My parents have a friend who emigrated to New Zealand nineteen years ago. He comes back once a year, and every time he does, he is horrified afresh by the laxity of Health and Safety Standards in this country. He sees two little kids standing up in the back of a bakkie on the freeway. He goes to Kloof Gorge, and notes the absence of guardrails. He is a metre away from the powerful back legs of a giraffe. Each time, his response is the same: “This Would Never Happen In New Zealand.” This sort of nonsense would never fly over there, he tells us, and a good thing it is too. I used to mock him and sneer, but here on the Arts Block, I came to understand him. Here on the Arts Block there are many people who refuse to wear shoes. A boy capers around on the grass in ever-tighter circles, shouting “Who’s afraid of neo-liberalism?” over and over. He canters up to a second boy and uses “Po-Mo” in three successive sentences. A girl in a tutu and little green socks is telling them and everyone else that she hasn’t taken her meds for three days. She is talking about Rimbaud and Proust. She says it like Rambo and Proost.
I feel as if I am dying. This sort of thing, I think, would simply Never Happen In Durban. In the Durban of my adolescence, if it had been left up to me, these people would have been shunned. They would have been placed in some kind of stress position and marched off the premises. And now here we are, and no one is doing a thing. The fifteen-year-old little witch inside me is aghast. And, unbelievably, Emma Steiner is here, in her bandana, on her bicycle. The bicycle at this moment is lying on its side, next to her library copy of Of Grammatology. This isn’t actually the first time I’ve seen her. I walked past her on the first day of Orientation. She looked at me, narrowed her eyes very slightly, and turned back to her friends. How many high fives does she get now, as she sits down? Three. How many times does she do a fist bump? More than none – and that is too many. I am completely at sea.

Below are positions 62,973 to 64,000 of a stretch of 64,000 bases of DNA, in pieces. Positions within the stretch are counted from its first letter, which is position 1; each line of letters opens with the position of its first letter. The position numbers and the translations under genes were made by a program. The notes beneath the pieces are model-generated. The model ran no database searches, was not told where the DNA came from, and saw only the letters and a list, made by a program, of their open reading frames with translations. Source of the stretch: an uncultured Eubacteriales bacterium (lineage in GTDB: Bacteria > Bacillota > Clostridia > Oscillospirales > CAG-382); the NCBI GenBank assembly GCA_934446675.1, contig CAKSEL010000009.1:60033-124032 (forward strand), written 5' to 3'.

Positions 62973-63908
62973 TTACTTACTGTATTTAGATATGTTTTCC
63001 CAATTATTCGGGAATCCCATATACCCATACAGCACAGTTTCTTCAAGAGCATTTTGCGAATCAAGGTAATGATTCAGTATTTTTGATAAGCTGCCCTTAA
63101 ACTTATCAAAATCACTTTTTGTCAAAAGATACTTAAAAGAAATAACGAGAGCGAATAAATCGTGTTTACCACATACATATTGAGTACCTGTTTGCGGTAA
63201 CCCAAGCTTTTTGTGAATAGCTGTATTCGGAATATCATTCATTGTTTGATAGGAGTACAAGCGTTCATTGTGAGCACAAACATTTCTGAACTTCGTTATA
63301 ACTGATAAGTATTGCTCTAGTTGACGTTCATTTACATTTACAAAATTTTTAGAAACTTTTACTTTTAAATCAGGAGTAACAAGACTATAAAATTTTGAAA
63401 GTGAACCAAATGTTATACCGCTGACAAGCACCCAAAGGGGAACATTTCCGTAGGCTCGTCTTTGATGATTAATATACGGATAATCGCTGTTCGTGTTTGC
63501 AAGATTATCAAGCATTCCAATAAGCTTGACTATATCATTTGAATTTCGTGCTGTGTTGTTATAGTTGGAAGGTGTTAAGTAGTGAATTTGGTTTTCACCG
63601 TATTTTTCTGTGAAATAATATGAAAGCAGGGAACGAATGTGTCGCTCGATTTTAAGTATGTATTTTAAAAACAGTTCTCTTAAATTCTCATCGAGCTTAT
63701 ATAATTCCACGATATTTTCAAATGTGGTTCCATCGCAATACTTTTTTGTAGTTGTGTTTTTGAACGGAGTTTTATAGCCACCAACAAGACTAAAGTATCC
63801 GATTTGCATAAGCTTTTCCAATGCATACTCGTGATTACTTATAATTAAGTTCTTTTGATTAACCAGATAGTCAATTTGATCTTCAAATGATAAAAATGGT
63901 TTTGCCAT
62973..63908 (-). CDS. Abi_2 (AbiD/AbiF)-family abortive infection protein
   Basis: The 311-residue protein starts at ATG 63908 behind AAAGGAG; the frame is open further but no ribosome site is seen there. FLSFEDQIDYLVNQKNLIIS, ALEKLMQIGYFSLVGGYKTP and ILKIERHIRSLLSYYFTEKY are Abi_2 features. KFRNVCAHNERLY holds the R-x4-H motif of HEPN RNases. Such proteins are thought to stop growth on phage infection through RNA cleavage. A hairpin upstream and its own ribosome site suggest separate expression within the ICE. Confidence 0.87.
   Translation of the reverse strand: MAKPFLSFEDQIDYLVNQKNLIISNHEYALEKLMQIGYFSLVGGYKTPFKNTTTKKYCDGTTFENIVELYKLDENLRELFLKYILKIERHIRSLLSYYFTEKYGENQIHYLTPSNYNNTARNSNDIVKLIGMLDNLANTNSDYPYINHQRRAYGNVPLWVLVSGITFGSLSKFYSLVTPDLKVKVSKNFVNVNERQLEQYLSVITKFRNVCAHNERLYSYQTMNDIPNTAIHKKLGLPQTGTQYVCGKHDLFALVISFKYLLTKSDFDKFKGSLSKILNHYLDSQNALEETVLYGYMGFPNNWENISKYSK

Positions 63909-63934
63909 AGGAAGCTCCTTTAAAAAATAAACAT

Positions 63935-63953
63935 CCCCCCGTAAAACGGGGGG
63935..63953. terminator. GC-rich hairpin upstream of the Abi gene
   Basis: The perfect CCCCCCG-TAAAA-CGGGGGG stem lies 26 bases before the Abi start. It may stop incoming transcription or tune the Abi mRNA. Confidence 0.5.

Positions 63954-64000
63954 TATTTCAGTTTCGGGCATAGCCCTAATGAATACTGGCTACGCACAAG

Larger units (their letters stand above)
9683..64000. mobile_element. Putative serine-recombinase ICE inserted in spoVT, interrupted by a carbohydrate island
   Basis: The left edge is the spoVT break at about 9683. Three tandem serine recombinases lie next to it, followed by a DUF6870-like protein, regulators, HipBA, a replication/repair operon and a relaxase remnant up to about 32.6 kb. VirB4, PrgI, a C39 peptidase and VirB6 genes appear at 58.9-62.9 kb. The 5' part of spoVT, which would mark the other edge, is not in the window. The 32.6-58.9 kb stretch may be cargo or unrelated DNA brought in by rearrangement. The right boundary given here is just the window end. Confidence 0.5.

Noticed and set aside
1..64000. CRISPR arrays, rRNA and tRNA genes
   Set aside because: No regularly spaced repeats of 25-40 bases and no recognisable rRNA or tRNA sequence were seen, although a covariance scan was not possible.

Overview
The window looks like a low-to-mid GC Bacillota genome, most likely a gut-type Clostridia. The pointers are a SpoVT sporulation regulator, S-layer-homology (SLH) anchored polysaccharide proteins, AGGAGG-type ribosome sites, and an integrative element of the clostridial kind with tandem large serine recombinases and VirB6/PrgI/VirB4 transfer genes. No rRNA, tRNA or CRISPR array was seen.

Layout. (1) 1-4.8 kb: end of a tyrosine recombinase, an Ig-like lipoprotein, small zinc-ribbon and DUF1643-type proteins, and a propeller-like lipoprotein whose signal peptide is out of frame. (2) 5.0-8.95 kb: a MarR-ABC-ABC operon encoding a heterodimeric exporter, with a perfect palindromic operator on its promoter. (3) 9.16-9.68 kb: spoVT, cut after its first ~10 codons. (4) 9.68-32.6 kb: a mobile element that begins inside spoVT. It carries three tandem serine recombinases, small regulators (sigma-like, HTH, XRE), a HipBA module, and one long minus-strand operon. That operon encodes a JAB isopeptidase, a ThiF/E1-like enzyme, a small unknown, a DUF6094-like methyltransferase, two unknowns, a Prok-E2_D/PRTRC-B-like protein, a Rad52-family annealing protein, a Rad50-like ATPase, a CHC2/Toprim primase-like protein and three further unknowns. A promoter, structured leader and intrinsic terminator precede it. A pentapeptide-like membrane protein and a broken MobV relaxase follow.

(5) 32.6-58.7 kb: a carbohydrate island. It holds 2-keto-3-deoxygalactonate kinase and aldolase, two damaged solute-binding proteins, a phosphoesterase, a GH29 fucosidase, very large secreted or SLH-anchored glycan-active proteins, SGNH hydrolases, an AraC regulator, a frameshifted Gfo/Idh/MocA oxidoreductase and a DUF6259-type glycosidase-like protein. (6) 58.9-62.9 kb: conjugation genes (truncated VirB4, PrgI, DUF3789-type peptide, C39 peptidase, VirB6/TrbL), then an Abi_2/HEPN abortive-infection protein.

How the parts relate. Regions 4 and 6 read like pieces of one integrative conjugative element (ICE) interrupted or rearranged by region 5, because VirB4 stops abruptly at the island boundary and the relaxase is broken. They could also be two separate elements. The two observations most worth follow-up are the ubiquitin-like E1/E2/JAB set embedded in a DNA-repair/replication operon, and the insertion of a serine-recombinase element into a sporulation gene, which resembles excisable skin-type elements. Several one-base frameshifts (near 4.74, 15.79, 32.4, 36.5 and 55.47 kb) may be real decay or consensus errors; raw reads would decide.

Caitie arrives. She greets me breezily. I start telling her about the Po-Mo incident, when a Stephen Fiskish boy walks up. Stephen Fisk II, where are your shoes? Is that a copy of Half Asleep in Frog Pajamas that you have there in your hand? I think these things, but I do not say them, because I do not want to address him directly. The next thing that happens is that he says hi to Caitie, and she says hi back. Then, he asks her what she’s doing later, and she straight up just tells him. Stephen Fisk II, unaffected by my hostile presence, goes back to his friends. He tells them that Caitie is going to this party later, so maybe they should go too. You can imagine my feelings at this time. Caitie, the coolest person I know, has looked Stephen Fisk in the face and seen nothing to be alarmed by. For her, he is just an ordinary and voluble boy, a little bit too clever, a little bit too indulged. Caitie does not lose sleep over Stephen Fisk, or talk about Losers in a pointed whisper. She is not afraid of the Humanities. She is a grown-up and I am an idiot child. This is the beginning of my university education.